NORTH ADAMS — Politics is one of the most fascinating of human games, and one whose interest is enduring. People who are genuinely and deeply interested in the game advance in years, but by the very nature of the thing they remain in touch with their times. An interest in politics can be an excellent means of staying young in spirit.

The case of Fred C. White, "Mr. Democrat" of Monterey, was noted a few weeks back when county Democrats honored him at a Jefferson-Jackson Day dinner. Mr. White, a ripe 86, has been in the thick of the political wars since the days of Grover Cleveland.

At the other end of the county the Democrats can boast another octogenarian just as lively, one who got into the game a little late because the male politicians failed to realize what a valuable ally they were losing through the opposition to woman suffrage. She is Mrs. Bridget L. Shea, member of the North Adams City Democratic Committee and delegate to the state convention in Boston today. At the age of 85, Mrs. Shea is certainly the oldest woman delegate to the convention, and probably is junior only to Mr. White among the entire membership.

Although this is only her third appearance as an official delegate to the party's biennial parley, Mrs. Shea has been attending Democratic pow-wows since women got the vote in 1920. For years she was a checker at the Ward 5 polls, until she moved to a smaller apartment in Ward 8 following the death of her husband in 1951. She says she has voted in every election — municipal, primary, state and presidential — since the 19th amendment was adopted in 1920.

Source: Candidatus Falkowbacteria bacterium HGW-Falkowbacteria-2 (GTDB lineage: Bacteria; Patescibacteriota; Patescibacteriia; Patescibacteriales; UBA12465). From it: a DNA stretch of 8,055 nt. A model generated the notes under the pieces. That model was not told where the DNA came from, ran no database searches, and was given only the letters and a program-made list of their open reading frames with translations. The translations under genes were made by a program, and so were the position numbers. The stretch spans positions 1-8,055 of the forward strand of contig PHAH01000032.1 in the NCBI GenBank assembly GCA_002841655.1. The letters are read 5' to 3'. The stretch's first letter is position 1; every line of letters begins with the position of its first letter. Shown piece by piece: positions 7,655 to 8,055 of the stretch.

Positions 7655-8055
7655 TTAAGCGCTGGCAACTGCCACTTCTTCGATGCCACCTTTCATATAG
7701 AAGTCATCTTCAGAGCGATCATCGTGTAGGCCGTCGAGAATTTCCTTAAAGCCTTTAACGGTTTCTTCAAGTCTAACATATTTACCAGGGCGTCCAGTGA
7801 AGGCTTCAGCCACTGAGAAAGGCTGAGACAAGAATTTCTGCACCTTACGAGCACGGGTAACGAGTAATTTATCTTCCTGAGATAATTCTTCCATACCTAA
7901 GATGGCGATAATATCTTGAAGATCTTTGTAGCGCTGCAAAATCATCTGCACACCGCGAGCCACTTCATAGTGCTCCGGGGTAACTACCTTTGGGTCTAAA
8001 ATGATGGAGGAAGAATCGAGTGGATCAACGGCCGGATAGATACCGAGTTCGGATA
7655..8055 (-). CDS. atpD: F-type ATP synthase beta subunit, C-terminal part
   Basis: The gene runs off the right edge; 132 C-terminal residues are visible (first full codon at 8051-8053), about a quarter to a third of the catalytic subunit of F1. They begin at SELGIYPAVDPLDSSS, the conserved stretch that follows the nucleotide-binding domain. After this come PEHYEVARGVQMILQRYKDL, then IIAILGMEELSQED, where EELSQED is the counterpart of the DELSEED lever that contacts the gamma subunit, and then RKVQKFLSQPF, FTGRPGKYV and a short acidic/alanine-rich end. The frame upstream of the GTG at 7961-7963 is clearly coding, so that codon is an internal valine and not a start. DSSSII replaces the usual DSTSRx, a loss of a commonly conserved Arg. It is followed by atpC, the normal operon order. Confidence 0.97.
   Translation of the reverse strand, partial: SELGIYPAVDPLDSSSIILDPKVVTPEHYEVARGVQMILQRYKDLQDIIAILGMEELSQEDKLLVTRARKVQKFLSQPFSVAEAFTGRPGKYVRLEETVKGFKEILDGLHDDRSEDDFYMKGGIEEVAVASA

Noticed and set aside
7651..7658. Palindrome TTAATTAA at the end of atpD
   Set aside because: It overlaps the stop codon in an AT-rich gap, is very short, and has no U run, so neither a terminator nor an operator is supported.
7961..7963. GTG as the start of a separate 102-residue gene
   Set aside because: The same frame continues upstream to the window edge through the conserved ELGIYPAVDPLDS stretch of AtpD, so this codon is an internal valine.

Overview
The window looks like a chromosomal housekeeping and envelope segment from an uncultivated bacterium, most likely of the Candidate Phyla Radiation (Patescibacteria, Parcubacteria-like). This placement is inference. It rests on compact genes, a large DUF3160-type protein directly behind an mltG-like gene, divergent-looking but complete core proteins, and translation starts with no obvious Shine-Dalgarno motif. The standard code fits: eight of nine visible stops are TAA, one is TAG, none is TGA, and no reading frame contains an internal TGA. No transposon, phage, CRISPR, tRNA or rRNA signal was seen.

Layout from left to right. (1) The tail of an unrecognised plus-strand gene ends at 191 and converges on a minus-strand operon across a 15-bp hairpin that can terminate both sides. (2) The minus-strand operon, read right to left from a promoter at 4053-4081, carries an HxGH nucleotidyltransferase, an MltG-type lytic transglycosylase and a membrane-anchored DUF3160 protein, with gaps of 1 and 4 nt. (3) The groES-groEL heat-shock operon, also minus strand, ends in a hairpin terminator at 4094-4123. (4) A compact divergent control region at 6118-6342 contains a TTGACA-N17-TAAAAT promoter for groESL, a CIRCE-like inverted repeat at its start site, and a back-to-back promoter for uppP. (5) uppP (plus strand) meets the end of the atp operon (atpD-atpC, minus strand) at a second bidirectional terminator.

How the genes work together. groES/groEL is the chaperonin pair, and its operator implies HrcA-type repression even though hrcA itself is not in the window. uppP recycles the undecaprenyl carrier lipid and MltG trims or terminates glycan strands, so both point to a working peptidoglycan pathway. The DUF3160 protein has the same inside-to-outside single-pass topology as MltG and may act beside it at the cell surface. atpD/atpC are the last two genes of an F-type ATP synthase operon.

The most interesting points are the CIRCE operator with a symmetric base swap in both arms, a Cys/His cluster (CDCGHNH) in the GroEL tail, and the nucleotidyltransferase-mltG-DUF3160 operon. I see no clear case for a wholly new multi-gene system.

As befits a lively native of Limerick, Ireland, Mrs. Shea leans strongly toward the Irish candidates. In this convention's most notable contest, for example, she favors Edward W. McCormack for attorney general. Her reason is far more frank and honest than most reasons given for a vote. "They're all perfect strangers to me, but I'm leaning toward McCormack," she said this week, a distant trace of a brogue rolling her r's. "I like the name."

Being Irish, and therefore being a person who appreciates political oratory, Mrs. Shea has only one choice for her all-time favorite politician. He is, of course, James Michael Curley, last of the silver-tongued spellbinders. Her reason? "Because I like him."

Fond as she is of her fellow Hibernians, Mrs. Shea is no narrow partisan of candidates tracing their lineage back to the Emerald Isle. Another current favorite with her is Gov. Foster Furcolo. "I think he's got a hard man to run against — a great vote-getter — in Fingold," she says, "but I'm for him."

This Story in History is selected from the archives by Jeannie Maschino, The Berkshire Eagle.

Community News Editor / Librarian

Jeannie Maschino is community news editor and librarian for The Berkshire Eagle. She has worked for the newspaper in various capacities since 1982 and joined the newsroom in 1989.